Public Housing Residents File Lawsuit Against CRHA

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People living in public housing claim the Charlottesville Redevelopment Housing Authority (CRHA) has been overbilling them for electricity.  Now they are pushing for the issue to go to federal court.

Seven tenants filed a class action lawsuit Thursday morning claiming the housing authority violated federal law.  One of the tenants spoke out at a press conference at the Legal Aid Justice Center, and says the alleged extra fees forced her into a desperate situation.

Janyce Lewis is suing the CRHA.  She says the extra bills have given her few options and forced her deeper into debt. 

"It's called low-income housing, so there should not be an excess electric that is just about as much as the rent," she said.  "It has affected me greatly because I had to go and take a payday loan out in order to pay my bills and stay in my home."

The suit claims the CRHA is violating the United States Housing Act of 1937 by charging public housing residents more than 30 percent of their income for rent and utilities - particularly electricity.

Attorney John Conover said, "In no month in the last two years has fewer than half of all residents been hit with excess utility bills.  A couple of months, it hit up to 90 percent - an average of 70 percent over the last two years."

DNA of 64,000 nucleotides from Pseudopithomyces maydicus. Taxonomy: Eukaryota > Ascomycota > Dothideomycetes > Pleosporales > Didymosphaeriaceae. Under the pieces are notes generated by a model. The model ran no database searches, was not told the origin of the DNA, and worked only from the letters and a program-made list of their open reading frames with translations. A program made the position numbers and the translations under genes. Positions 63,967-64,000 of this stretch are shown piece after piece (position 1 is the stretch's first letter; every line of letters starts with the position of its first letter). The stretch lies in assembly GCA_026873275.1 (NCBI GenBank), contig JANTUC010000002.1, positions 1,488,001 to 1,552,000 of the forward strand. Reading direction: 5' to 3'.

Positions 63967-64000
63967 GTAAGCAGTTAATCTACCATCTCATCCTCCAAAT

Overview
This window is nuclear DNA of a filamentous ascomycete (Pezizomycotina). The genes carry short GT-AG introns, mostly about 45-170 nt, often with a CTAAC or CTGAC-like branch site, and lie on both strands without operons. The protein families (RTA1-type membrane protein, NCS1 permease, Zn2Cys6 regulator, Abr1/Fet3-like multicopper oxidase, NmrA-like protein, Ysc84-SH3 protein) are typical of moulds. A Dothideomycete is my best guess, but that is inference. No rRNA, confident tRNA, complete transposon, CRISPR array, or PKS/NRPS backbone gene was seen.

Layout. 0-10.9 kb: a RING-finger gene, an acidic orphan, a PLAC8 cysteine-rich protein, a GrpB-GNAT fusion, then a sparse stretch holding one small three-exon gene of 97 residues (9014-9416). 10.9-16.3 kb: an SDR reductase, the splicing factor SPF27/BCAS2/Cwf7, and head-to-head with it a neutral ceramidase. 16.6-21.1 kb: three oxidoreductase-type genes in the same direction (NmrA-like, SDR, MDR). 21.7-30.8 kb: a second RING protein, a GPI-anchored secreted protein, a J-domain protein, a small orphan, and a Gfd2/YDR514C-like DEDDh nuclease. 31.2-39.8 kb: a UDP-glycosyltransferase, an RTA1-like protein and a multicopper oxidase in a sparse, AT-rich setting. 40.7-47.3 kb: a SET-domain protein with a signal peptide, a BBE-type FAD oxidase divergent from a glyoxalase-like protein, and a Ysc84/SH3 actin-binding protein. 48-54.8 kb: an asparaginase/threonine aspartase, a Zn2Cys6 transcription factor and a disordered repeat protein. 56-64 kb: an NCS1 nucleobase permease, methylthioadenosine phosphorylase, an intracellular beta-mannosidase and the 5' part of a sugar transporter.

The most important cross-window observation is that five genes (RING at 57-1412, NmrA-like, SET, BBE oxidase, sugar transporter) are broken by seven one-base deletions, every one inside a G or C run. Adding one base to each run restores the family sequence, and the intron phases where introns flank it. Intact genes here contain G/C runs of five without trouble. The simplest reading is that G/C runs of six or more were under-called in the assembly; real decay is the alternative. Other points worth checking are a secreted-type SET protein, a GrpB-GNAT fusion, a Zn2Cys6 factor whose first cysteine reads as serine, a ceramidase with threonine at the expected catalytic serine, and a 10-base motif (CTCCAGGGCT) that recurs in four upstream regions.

Conover is turning to the court to require the CRHA update utility allowances to comply with federal law and refund all illegally charged fees.

He said, "The excess billing for the past nine years has been over $400,000 which has come out of the pockets of residents at the rates of $10, $20 a month. Sometimes $2 and $3 a month, but it adds up."

It added up for Lewis, who is still trying to pay off the payday loan that comes with a 161 percent interest rate.

"They are a trap. It is a trap, but what other choice did I have - either be evicted or go and find some means to pay this excess electric," she said.

The housing authority has 30 days to respond to the suit.  We reached out to city's attorney for comment, but she was not available because she was out of town on a separate case.

Conover is hoping both parties can come to an agreement without going to court.